Daniel Finch, 9th Earl of Winchilsea and 4th Earl of Nottingham (1752-1826) succeeded his uncle in 1769. On coming of age he set about making the great late 17th Century house he had inherited more habitable and comfortable. The dining room, with its neoclassical plasterwork undoubtedly dates from this phase. He later went on to remodel other rooms and employed Repton to landscape the park (1795). There are a large number of interesting payments in the account of Hoare's Bank in the name of the Guardians of the Earl of Winchilsea. Most significant are two payments to John Mayhew (28 November 1774, £236 5s 0d, Ledger F folio 74 and 20 April 1776, £315 Ledger F folio 76). These suggest that John Mayhew and William Ince were the principal suppliers of furniture during this first phase of modernisation at Burley. There is one other major payment to a London cabinet-maker at this period, to John Taitt (4 August 1776, £350). Lord Winchilsea wrote to his mother in the winter of 1774 'I have got a number of things from Mayhew. I am sure the house will soon have a more furnished look' (C. Hussey, 'Burley-on-the-Hill', Country Life, 17 February 1923, p. 217). In the later 1790s there are payments to Vulliamy and Marsh (presumably William Marsh of Elward and Marsh, Elward, Marsh and Bailey, Elward Marsh and Tatham, Marsh and Tatham, etc., see the Dictionary of English Cabinet Makers, 1680-1840, Leeds, p.227-279) who most probably supplied the suite of ormolu-mounted rosewood library bookcases that remain in the house.
The attribution to Mayhew and Ince is further confirmed on stylistic grounds. The use of ebonised borders is a recurrent feature of the firm's work. The wreath ring handles are found on a number of documented or attributed pieces - appearing for example on many pieces in the Broadlands commission (H. Roberts, 'Furniture at Broadlands', Country Life, 5 Februiary 1981, p. 346, figs. 1 and 2). Meanwhile, a mahogany serpentine commode of very similar shape with identical spirally-fluted feet was supplied to Earl and Countess Stanhope circa 1775. It is recorded in one of the Scribble Books kept by Grizzle, Countess Stanhope (Stanhope Papers, Kent Record Office, Maidstone): 22 Feb 1775 Bill Mayhew & Ince for black bordered Commode London £10 10s. A smaller commode very close to the Stanhope commode was sold in the Leidesdorf Collection, Sotheby's London, 27-28 June 1974, lot 101 and again on 10 February 1989, lot 82.
At the time of George III's accession the establishment of Mayhew's highly successful partnership with William Ince, was advertised by their Universal System of Household Furniture, 1762. This commode can be recognised as one of the firm's masterpieces of the 1770s, and later influenced the design of their work at houses such as Broadlands, Hampshire and Chevening, Kent (Hugh Roberts and Charles Cator's contribution to the Mayhew entry in G. Beard and C. Gilbert (eds), Dictionary of English Furniture Makers: 1660-1840, Leeds, 1986).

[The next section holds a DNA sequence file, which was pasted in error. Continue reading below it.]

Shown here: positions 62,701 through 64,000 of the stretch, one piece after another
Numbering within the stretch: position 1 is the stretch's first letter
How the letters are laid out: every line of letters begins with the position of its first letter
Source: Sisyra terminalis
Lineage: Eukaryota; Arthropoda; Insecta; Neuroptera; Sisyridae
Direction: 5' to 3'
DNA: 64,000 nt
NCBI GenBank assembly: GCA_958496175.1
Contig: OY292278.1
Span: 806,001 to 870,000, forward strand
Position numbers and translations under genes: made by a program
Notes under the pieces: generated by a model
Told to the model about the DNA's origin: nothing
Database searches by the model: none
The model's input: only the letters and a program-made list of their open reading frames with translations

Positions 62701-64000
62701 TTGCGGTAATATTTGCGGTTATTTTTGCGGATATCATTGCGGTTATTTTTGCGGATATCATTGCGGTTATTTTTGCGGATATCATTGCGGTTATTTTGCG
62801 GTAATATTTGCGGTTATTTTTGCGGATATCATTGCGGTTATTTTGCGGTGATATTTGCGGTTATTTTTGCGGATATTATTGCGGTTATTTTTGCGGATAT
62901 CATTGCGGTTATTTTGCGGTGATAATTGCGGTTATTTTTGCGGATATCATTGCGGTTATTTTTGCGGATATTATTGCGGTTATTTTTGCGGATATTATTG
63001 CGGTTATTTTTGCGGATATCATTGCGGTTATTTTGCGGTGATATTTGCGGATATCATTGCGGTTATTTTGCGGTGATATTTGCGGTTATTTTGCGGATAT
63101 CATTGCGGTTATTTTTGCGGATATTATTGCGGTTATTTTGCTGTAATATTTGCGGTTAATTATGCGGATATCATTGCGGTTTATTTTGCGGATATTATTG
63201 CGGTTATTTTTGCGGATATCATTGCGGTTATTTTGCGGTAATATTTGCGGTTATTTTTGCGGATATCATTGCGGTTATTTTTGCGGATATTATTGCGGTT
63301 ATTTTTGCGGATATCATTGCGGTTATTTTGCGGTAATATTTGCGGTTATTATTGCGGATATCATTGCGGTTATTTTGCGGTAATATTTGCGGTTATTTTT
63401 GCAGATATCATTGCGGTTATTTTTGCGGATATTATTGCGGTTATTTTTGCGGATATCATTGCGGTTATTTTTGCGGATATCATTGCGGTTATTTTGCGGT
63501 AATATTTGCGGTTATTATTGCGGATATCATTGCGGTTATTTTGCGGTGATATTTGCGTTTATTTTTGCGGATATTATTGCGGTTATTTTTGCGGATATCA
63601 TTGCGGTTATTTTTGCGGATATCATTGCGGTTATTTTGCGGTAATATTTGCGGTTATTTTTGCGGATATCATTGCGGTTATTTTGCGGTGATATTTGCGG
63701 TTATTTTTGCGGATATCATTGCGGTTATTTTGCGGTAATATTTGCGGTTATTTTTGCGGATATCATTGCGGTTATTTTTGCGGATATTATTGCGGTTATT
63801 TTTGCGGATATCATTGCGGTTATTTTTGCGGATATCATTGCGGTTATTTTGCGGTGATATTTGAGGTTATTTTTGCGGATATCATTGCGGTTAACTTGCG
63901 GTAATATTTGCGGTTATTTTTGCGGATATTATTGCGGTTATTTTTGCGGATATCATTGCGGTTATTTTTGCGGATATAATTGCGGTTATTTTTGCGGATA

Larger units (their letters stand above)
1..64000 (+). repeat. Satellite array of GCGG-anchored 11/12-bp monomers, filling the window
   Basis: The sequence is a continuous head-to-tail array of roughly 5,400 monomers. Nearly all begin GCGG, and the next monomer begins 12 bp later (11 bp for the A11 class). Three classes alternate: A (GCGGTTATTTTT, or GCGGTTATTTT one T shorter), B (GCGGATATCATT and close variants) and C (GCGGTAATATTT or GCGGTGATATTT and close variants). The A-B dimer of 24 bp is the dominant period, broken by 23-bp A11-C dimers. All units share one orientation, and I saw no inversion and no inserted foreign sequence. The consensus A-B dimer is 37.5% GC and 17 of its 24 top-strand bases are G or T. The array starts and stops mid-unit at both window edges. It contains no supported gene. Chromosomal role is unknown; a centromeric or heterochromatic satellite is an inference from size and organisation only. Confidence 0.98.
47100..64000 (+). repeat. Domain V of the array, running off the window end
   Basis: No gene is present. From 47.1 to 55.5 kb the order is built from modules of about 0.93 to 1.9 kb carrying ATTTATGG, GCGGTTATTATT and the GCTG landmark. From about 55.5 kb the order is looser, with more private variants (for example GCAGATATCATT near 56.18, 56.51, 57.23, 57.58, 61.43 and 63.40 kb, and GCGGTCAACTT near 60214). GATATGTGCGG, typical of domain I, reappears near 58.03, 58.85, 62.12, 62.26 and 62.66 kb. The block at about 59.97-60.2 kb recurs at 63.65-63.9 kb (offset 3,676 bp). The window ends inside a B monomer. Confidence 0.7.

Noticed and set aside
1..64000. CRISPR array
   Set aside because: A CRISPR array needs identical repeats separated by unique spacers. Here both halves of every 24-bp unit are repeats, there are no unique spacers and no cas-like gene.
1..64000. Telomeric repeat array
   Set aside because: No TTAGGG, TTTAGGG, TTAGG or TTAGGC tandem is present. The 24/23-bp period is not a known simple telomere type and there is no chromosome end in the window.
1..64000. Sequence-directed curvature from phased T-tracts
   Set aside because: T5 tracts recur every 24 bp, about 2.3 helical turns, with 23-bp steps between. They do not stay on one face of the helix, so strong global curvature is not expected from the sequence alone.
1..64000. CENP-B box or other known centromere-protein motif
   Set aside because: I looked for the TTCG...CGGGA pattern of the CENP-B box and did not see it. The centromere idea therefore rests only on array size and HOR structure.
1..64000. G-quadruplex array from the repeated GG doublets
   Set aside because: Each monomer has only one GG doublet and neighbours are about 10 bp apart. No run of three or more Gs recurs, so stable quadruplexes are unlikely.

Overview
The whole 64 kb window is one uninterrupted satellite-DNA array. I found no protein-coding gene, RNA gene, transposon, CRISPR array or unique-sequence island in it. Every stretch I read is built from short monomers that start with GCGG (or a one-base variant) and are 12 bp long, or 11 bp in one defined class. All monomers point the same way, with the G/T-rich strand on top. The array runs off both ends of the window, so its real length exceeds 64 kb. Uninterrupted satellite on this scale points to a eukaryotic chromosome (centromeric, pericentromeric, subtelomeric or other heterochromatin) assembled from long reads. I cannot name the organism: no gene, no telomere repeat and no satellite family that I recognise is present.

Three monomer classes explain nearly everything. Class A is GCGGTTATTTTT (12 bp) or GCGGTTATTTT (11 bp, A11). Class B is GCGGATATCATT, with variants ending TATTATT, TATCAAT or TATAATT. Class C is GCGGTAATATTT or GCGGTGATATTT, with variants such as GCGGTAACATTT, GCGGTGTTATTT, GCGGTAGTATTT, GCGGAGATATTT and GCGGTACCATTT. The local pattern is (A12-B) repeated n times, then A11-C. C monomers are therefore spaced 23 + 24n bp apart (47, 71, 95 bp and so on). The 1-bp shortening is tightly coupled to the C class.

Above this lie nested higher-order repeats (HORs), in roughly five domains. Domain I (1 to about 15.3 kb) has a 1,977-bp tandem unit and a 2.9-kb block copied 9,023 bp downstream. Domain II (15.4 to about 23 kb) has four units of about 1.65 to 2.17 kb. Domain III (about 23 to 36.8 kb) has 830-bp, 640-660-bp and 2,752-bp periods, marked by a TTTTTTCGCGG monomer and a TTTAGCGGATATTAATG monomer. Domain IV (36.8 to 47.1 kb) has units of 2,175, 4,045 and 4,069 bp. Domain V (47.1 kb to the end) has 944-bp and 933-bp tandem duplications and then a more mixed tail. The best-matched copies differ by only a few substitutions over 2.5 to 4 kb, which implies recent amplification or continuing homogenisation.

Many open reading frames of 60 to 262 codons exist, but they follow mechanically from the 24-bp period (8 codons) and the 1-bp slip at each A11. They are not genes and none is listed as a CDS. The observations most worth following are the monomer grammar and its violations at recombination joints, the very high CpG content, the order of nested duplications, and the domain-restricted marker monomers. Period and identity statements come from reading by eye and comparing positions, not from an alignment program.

The brilliantly handled design of this commode with its combination of lustrous figured timber set off by sparingly used ebonised neo-classical ornament, all neatly and perfectly executed, bear eloquent witness to the heights achieved by the firm in its creation of an English Louis XVI style.
John Mayhew and William Ince's elegant Pompeian-pillared commode is conceived as a 'marriage chest' in the fashionable French 'Commode Table' manner, with its sculpted 'Apollo temple' frieze reflecting the 'antique' style he adopted from the 1773 publication of the Works in Architecture issued by the Rome-trained court architect Robert Adam (d.1792). Intended for a garniture of flower-vases and candelabra to be mirrored in an accompanying pier-glass, it was designed for a window pier, where its beribboned drapery frieze would harmonise with the contemporary raised curtain-festoons. It would also no doubt, have been designed to harmonise with the chimneypiece of a stately bedroom apartment reception/dressing-room, where such festive hearth ornament would evoke lyric poetry concerning sacrifices at love's altar in antiquity. Its hanging bas-relief trophies of laurels festooning sunflowered libation-paterae would serve to recall the poet Ovid's metamorphoses concerning the History of the Sun god Apollo and his love Clytie, as well as the embellishment of the deity's Palmyreen temple as popularised by R. Wood, Ruins of the Temple of the Sun at Palmyra (1753). Its stepped border is wreathed, like its satin-figured drawer tablets and stepped plinth, with a reed to symbolise the 'love' of Pan, the Arcadian fertility deity. Its concealed frieze-drawer is equipped with laurelled rings, recalling Apollo as poetry-deity of Mt. Parnassus, and these suspend from whorled golden acanthus flowers appropriate to the Roman poets' Golden Age. The French-fashioned projecting pillars are of herm-tapered, antique-fluted and vase-baluster form. The stand's herm-tapered and reed-wrapped columnar 'stumps' are spiral-fluted in a manner that recalls antique boulle-patterned sarcophagus-chests, whose reeded feet are spiralled in the manner of Jupiter's vivifying fulcrum.
Begun in 1696 for the 2nd Earl of Nottingham, Burley on the Hill is one of the great masterpieces of English Baroque architecture. With commanding views over Rutland water and a magnificent forecourt modelled on the piazza of St. Peter's, the house was considered by the 18th Century writer Daniel Defoe to be almost without equal, 'I do not know a house in Britain which excels all the rest in so many particulars, or that goes so near to excelling them all in everything.' In 1908 the house was severely damaged by fire, an event witnessed by Winston Churchill who was a guest at the time and who later wrote, 'from the centre of the house a volcano roared skyward in a whirlwind of sparks.' It is said that during the fire Churchill had to stand outside in nothing but a towel.